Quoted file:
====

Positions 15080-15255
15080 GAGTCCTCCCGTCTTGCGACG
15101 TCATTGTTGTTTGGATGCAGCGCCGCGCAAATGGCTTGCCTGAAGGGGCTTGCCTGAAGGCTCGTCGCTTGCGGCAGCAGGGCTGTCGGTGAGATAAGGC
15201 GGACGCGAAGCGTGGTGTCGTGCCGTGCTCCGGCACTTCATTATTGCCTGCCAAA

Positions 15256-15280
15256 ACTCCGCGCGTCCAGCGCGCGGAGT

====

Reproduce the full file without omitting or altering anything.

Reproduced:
Positions 15080-15255
15080 GAGTCCTCCCGTCTTGCGACG
15101 TCATTGTTGTTTGGATGCAGCGCCGCGCAAATGGCTTGCCTGAAGGGGCTTGCCTGAAGGCTCGTCGCTTGCGGCAGCAGGGCTGTCGGTGAGATAAGGC
15201 GGACGCGAAGCGTGGTGTCGTGCCGTGCTCCGGCACTTCATTATTGCCTGCCAAA

Positions 15256-15280
15256 ACTCCGCGCGTCCAGCGCGCGGAGT